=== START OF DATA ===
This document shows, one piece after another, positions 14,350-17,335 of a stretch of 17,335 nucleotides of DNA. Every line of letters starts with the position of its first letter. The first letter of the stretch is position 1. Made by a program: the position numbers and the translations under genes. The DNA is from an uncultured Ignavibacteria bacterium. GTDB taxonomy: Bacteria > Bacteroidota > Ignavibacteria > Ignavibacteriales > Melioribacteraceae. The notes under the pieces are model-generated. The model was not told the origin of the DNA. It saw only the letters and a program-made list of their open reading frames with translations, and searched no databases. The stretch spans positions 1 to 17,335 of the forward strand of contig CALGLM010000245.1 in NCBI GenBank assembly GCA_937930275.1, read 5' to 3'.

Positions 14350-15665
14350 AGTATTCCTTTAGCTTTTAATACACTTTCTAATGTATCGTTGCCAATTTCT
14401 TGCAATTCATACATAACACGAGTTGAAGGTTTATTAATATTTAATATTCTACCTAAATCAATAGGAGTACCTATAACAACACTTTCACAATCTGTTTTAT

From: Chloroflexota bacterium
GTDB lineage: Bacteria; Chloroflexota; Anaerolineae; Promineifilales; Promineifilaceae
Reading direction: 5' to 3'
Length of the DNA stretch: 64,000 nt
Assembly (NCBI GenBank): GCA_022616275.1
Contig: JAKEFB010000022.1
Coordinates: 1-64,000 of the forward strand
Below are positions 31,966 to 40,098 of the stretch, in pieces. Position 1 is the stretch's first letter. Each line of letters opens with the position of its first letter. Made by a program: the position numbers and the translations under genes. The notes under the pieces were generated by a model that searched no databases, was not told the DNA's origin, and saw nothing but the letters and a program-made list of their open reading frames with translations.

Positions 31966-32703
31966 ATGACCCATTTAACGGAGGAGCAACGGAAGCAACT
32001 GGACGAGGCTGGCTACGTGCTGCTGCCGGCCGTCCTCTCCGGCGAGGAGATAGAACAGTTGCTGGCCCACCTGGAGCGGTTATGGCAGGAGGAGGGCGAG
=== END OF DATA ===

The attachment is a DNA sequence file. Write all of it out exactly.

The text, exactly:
This document shows, one piece after another, positions 14,350-17,335 of a stretch of 17,335 nucleotides of DNA. Every line of letters starts with the position of its first letter. The first letter of the stretch is position 1. Made by a program: the position numbers and the translations under genes. The DNA is from an uncultured Ignavibacteria bacterium. GTDB taxonomy: Bacteria > Bacteroidota > Ignavibacteria > Ignavibacteriales > Melioribacteraceae. The notes under the pieces are model-generated. The model was not told the origin of the DNA. It saw only the letters and a program-made list of their open reading frames with translations, and searched no databases. The stretch spans positions 1 to 17,335 of the forward strand of contig CALGLM010000245.1 in NCBI GenBank assembly GCA_937930275.1, read 5' to 3'.

Positions 14350-15665
14350 AGTATTCCTTTAGCTTTTAATACACTTTCTAATGTATCGTTGCCAATTTCT
14401 TGCAATTCATACATAACACGAGTTGAAGGTTTATTAATATTTAATATTCTACCTAAATCAATAGGAGTACCTATAACAACACTTTCACAATCTGTTTTAT

From: Chloroflexota bacterium
GTDB lineage: Bacteria; Chloroflexota; Anaerolineae; Promineifilales; Promineifilaceae
Reading direction: 5' to 3'
Length of the DNA stretch: 64,000 nt
Assembly (NCBI GenBank): GCA_022616275.1
Contig: JAKEFB010000022.1
Coordinates: 1-64,000 of the forward strand
Below are positions 31,966 to 40,098 of the stretch, in pieces. Position 1 is the stretch's first letter. Each line of letters opens with the position of its first letter. Made by a program: the position numbers and the translations under genes. The notes under the pieces were generated by a model that searched no databases, was not told the DNA's origin, and saw nothing but the letters and a program-made list of their open reading frames with translations.

Positions 31966-32703
31966 ATGACCCATTTAACGGAGGAGCAACGGAAGCAACT
32001 GGACGAGGCTGGCTACGTGCTGCTGCCGGCCGTCCTCTCCGGCGAGGAGATAGAACAGTTGCTGGCCCACCTGGAGCGGTTATGGCAGGAGGAGGGCGAG